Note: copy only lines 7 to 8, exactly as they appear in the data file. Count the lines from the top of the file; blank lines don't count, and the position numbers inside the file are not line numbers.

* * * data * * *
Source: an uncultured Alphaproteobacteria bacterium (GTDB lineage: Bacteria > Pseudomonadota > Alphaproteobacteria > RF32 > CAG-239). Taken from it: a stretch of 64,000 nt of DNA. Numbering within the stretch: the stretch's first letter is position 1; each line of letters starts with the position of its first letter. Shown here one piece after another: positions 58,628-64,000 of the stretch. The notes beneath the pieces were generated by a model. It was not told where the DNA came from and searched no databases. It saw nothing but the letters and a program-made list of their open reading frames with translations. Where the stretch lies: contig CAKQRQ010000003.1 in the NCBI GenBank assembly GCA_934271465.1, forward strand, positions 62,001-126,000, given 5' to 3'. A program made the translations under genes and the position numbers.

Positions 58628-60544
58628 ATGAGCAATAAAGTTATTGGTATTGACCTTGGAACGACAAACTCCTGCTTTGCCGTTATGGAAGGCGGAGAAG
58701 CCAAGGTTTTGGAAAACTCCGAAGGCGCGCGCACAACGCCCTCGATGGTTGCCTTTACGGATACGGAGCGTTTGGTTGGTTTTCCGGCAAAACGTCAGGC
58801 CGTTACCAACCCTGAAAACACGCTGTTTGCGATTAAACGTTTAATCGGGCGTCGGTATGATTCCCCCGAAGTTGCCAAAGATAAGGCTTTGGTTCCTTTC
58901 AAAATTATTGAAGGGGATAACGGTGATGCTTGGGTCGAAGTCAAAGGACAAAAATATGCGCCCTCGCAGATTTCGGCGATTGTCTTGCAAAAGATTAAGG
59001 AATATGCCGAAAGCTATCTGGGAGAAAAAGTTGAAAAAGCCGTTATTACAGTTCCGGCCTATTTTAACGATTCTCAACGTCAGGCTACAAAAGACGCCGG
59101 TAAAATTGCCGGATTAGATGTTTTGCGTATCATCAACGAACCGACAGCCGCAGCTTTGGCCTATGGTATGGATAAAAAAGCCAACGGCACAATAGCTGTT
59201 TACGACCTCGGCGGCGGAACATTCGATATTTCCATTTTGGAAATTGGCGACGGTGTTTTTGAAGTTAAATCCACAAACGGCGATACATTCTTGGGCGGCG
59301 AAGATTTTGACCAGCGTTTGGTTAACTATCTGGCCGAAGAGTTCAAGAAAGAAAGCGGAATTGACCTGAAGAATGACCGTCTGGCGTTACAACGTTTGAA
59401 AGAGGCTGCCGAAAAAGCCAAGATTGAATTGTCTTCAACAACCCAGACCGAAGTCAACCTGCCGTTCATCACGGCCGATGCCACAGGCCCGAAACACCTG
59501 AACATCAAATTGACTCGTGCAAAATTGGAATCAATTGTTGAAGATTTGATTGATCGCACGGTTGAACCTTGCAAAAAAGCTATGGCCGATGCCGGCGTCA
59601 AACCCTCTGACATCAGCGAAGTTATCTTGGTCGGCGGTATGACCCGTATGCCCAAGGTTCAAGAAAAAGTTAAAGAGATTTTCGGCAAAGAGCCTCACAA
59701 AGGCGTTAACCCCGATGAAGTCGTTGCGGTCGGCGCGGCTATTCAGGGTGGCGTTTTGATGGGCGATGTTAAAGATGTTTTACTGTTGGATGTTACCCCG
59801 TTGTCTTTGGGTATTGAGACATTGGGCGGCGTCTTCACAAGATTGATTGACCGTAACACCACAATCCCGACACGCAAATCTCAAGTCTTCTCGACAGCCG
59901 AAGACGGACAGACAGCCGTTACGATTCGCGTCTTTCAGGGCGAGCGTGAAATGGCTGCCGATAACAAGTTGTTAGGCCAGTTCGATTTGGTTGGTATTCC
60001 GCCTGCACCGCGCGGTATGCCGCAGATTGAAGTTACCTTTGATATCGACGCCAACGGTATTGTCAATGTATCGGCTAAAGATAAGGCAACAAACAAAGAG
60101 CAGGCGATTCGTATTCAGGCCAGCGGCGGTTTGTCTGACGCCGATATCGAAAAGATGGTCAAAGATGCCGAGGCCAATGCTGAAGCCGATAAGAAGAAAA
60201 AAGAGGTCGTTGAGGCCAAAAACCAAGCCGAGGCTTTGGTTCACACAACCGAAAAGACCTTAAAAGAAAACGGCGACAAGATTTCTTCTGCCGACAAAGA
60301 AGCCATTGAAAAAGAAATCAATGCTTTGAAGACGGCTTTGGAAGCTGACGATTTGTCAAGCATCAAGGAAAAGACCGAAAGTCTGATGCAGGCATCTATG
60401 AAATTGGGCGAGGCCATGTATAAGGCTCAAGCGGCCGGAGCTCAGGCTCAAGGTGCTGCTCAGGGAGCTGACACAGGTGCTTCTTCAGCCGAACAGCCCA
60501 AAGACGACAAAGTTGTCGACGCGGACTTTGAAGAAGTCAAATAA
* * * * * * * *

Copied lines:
59001 AATATGCCGAAAGCTATCTGGGAGAAAAAGTTGAAAAAGCCGTTATTACAGTTCCGGCCTATTTTAACGATTCTCAACGTCAGGCTACAAAAGACGCCGG
59101 TAAAATTGCCGGATTAGATGTTTTGCGTATCATCAACGAACCGACAGCCGCAGCTTTGGCCTATGGTATGGATAAAAAAGCCAACGGCACAATAGCTGTT